Friday, November 1, 2013 11 a.m. to 1 p.m.
Announcing the Final Examination of Ms. Deborah L. Ziel for the degree of Master of Arts in Anthropology.

Thesis title: “Which Way to the Jook Joint?: Historical Archaeology of a Polk County, Florida Turpentine Camp”

The extraction and distillation of pine sap for the naval stores industry reached peak production in the early decades of the 20th century. After emancipation, the industry employed African American labor in the long leaf pine forests of the southeastern United States under a similarly oppressive system of debt peonage. Laborers rented company housing and were paid in scrip, a monetary system that forced them to use the company commissary and pay inflated prices, resulting in an endless cycle of debt. Despite the oppressive circumstances of debt peonage labor, African Americans developed venues known as “jook joints” where laborers congregated on weekends to socialize, dance, drink, gamble, and fight.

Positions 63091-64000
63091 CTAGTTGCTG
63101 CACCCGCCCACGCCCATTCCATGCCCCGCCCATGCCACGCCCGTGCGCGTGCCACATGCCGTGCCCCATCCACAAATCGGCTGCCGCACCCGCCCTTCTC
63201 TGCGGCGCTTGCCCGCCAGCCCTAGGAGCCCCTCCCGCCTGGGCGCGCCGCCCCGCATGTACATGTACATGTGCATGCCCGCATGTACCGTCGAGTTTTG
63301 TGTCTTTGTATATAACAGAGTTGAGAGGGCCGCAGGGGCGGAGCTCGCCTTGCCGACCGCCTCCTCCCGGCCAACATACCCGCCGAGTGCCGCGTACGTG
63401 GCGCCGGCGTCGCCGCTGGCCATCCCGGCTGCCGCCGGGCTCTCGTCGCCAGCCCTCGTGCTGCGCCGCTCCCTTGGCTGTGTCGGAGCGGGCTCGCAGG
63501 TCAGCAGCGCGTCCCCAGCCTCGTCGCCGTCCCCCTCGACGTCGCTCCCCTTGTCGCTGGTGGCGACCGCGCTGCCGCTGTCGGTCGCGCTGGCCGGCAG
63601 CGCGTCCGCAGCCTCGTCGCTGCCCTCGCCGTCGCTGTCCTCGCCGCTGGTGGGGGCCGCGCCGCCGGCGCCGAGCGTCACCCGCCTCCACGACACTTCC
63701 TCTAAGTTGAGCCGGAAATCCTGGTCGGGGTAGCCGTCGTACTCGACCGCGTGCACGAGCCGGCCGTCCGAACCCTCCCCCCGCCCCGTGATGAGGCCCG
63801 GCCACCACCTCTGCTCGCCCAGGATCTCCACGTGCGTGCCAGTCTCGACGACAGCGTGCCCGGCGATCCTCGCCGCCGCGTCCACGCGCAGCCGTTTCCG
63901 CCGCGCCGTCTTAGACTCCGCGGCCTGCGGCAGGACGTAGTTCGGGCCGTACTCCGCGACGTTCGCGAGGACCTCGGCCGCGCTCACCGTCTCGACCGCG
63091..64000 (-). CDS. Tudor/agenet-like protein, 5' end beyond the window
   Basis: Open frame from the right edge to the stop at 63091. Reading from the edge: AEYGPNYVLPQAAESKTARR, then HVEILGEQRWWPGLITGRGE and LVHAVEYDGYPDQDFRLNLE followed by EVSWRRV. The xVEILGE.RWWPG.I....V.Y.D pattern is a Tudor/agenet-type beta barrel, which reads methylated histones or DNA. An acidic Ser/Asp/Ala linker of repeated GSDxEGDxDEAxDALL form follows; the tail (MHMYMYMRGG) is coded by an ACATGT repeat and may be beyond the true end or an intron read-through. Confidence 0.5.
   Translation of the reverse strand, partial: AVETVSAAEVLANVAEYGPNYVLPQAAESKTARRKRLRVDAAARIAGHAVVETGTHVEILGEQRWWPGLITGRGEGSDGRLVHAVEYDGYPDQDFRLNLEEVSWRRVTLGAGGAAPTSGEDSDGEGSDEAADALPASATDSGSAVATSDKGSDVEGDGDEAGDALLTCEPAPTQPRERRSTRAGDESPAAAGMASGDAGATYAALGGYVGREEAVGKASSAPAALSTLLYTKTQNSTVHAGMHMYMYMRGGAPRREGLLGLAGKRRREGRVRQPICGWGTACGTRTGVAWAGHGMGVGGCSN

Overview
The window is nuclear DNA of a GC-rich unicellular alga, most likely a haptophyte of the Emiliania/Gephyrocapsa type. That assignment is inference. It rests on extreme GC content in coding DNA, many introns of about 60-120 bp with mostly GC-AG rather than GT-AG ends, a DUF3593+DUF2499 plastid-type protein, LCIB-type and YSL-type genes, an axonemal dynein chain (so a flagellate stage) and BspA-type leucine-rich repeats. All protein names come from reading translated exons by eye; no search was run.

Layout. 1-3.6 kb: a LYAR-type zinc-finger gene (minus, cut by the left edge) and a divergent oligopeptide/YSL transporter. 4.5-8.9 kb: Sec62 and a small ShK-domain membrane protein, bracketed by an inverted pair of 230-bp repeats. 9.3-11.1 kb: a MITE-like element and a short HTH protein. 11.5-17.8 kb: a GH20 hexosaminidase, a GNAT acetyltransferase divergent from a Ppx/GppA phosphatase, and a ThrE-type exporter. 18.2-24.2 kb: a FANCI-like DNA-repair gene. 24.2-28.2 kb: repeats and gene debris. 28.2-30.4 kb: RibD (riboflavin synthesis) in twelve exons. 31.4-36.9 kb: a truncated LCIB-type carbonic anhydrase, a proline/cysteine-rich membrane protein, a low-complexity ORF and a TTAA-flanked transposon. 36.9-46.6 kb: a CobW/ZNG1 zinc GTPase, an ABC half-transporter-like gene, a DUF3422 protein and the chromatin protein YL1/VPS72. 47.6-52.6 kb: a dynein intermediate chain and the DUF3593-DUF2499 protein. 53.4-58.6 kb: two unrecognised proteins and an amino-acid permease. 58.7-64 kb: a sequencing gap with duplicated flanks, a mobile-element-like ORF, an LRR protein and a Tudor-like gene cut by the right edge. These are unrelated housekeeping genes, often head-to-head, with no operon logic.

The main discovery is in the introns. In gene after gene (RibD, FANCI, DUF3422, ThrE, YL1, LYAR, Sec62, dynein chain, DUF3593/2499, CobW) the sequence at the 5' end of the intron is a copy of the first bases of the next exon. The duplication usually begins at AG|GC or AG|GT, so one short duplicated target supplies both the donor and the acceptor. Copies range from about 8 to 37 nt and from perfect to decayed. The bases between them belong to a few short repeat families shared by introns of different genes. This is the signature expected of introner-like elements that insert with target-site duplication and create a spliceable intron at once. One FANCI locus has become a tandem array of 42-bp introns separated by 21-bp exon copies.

In Polk County, Florida, the turpentine camp of Nalaka was in operation for nine years beginning in 1919. Although no structures survive, artifact scatters from the 1920s remain in situ. No known historical records exist to document the spatial arrangement of the structures at Nalaka. This study reconstructs the layout of the camp based upon artifact provenience, secondary ethnographic sources, and historical documents, to determine whether Nalaka supported a jook joint, and if so, where it was.

Outline of Studies:
Major: Anthropology

Educational Career:
B.S., 1985, Bowling Green State University
B.Arch., 1989, Kent State University

Committee in Charge:
Dr. John Walker, Chair
Dr. Rosalyn Howard
Dr. S. Stacy Barber

Approved for distribution by John Walker, Committee Chair, on October 18, 2013

The public is welcome to attend.


Howard Phillips Hall